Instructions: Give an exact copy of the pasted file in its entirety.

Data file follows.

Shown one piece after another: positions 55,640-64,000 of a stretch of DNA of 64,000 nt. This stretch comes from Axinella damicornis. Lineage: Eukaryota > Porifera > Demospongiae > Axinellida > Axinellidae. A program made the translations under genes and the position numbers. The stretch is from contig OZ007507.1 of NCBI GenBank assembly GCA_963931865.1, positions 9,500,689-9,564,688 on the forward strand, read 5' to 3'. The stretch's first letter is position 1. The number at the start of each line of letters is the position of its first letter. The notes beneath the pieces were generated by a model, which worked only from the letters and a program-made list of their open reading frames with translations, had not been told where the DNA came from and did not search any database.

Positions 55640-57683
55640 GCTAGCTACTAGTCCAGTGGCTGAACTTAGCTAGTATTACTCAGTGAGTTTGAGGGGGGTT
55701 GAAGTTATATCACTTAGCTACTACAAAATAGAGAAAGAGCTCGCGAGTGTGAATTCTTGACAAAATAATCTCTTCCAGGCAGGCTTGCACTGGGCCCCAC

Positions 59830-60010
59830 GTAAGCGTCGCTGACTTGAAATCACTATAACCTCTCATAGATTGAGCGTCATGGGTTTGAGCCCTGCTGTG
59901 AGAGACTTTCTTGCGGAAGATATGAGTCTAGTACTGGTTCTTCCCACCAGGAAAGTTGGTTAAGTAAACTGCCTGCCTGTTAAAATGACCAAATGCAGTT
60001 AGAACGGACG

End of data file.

Shown one piece after another: positions 55,640-64,000 of a stretch of DNA of 64,000 nt. This stretch comes from Axinella damicornis. Lineage: Eukaryota > Porifera > Demospongiae > Axinellida > Axinellidae. A program made the translations under genes and the position numbers. The stretch is from contig OZ007507.1 of NCBI GenBank assembly GCA_963931865.1, positions 9,500,689-9,564,688 on the forward strand, read 5' to 3'. The stretch's first letter is position 1. The number at the start of each line of letters is the position of its first letter. The notes beneath the pieces were generated by a model, which worked only from the letters and a program-made list of their open reading frames with translations, had not been told where the DNA came from and did not search any database.

Positions 55640-57683
55640 GCTAGCTACTAGTCCAGTGGCTGAACTTAGCTAGTATTACTCAGTGAGTTTGAGGGGGGTT
55701 GAAGTTATATCACTTAGCTACTACAAAATAGAGAAAGAGCTCGCGAGTGTGAATTCTTGACAAAATAATCTCTTCCAGGCAGGCTTGCACTGGGCCCCAC

Positions 59830-60010
59830 GTAAGCGTCGCTGACTTGAAATCACTATAACCTCTCATAGATTGAGCGTCATGGGTTTGAGCCCTGCTGTG
59901 AGAGACTTTCTTGCGGAAGATATGAGTCTAGTACTGGTTCTTCCCACCAGGAAAGTTGGTTAAGTAAACTGCCTGCCTGTTAAAATGACCAAATGCAGTT
60001 AGAACGGACG